We understand the reality of how human births happen. And Matthew and Luke try to make some sense of that. But what does it mean to experience the birth of God ? And what does this darkness and light image have to do with us?

A seminary professor of mine named Tom Driver once told a story about his son that I have never forgotten. After bedtime prayers and a story Tom said goodnight. He walked toward the switch on the wall. Just as Tom reached the light switch, his son looked up from where he was tucked in and said:
"Ok daddy turn on the darkness". Turn on the darkness.

As I remember this story I wonder HOW this boy got himself ready. How do you get ready to say something like that? It's not how we usually picture children at bedtime. I remember my own experiences including a nightlight. I can describe the nightlight to you in detail. But I won't.

The story is told of another child who yelled into the night for his mother. "Mommy I'm scared!". His mother groggily responded into the darkness, "Don't be afraid I'm right across the hall" The child called back, "I'm still scared". So his mother went across the hall, and said at the doorway, "Don't be afraid, God is with you all the time, and God loves you". And the little voice responded, "But mommy I want someone with SKIN!"

Indeed it is difficult to hug a light. And yet John's Gospel makes this connection for us between Jesus' beginnings and birth and light. And for centuries there had been these expectations written in the prophet Isaiah, "Arise shine for your light has come." Isaiah talks about a light to the nations and a light to the world.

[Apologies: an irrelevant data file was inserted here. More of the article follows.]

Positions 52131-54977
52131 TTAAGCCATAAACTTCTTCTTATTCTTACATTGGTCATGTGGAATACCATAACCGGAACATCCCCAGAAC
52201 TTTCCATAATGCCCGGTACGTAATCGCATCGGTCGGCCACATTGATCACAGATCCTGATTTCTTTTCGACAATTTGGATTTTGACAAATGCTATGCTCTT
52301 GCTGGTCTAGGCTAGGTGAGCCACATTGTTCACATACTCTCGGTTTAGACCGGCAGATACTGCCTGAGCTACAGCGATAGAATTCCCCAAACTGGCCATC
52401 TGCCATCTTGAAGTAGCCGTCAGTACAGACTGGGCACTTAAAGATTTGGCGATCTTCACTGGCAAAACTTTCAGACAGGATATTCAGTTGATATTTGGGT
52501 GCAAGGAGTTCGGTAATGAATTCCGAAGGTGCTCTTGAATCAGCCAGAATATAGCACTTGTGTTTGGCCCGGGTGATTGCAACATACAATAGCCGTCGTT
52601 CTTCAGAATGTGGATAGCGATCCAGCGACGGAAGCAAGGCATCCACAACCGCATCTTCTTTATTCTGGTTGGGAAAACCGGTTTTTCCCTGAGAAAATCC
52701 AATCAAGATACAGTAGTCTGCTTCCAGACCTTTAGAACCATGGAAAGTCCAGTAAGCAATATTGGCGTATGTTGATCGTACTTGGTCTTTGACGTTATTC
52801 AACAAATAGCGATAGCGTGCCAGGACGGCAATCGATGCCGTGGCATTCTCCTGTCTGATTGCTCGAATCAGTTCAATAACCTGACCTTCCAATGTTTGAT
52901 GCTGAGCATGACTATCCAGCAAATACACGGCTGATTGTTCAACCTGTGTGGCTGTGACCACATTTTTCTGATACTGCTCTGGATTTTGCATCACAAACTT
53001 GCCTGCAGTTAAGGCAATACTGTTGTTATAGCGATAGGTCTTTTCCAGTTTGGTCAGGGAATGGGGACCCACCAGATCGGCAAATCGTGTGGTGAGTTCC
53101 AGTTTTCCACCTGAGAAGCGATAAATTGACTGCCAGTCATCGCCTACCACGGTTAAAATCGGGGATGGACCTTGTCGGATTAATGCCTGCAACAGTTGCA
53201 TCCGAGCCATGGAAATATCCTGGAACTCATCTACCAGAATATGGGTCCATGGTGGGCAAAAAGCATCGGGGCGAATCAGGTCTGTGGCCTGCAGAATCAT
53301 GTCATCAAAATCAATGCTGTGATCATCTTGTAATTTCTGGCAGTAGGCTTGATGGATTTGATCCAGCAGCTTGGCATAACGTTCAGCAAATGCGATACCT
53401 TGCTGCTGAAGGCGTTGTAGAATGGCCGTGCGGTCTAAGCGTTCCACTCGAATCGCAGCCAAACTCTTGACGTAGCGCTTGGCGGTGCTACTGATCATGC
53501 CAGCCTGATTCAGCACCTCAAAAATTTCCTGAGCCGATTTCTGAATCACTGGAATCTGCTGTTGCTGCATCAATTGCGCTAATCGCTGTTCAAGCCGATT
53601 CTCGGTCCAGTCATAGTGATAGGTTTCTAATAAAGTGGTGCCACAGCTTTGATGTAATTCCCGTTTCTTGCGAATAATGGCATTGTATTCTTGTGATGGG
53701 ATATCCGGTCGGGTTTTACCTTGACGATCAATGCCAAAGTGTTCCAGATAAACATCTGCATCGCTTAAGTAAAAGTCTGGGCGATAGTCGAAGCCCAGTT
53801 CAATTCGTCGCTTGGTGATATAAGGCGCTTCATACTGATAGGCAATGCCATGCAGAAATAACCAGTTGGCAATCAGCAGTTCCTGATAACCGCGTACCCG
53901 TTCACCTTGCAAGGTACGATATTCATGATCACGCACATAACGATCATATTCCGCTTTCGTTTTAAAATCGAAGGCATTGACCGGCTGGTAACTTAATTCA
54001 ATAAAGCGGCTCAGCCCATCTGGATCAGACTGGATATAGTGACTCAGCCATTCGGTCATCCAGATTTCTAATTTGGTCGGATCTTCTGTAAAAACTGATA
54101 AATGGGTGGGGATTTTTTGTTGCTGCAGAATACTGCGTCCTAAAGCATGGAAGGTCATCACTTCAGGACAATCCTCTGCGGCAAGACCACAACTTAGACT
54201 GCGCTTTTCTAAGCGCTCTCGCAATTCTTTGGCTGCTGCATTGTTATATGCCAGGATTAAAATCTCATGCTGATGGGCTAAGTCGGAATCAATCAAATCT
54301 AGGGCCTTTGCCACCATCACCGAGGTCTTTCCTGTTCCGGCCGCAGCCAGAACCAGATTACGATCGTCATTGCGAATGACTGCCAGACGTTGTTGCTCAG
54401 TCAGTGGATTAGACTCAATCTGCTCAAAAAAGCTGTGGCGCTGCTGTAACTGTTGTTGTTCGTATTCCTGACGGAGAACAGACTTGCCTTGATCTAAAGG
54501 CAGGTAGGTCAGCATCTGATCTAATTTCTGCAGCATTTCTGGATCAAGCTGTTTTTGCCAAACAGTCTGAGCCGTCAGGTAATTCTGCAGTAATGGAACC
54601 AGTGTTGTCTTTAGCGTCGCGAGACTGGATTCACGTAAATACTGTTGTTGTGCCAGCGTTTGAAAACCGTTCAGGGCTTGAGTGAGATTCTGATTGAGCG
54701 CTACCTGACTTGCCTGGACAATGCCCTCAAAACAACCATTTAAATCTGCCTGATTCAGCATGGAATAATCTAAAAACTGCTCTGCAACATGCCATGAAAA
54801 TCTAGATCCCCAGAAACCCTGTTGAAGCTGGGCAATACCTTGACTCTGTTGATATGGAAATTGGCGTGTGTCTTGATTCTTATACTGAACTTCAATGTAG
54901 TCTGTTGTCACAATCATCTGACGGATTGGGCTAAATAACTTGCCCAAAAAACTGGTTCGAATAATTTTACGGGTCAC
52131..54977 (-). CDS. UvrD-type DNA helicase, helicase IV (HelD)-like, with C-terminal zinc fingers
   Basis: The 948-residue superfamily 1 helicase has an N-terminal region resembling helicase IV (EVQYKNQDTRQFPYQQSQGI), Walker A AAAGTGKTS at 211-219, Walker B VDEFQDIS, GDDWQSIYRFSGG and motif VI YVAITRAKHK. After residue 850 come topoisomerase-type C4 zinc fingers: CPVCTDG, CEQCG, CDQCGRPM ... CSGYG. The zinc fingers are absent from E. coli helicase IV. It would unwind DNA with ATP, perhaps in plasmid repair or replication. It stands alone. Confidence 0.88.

But what does a light have to do with love?

How do you hug a light?

And can anyone really understand how to follow a star? Can we bring these things together at the start of a new year as we gather together around the table of grace and forgiveness and hope? That is our challenge this morning. A challenge I will leave to your hearts. A challenge I won't try to explain and tie up neatly for you as if I had the answer. Great and conclusive preacher that I'd like to be.

Instead let us come with these reflections and wonderings to the mystery of the sacrament. Let us open our hearts to God's spirit at work in us. Let us open ourselves to God at work in these stars which will be handed out. The star is for you to follow not for me to explain. Let us open ourselves to the questions. Let us open ourselves to hope. Let us open ourselves to the darkness. Confident, however haltingly, nevertheless confident of the light. Light which will not be overcome.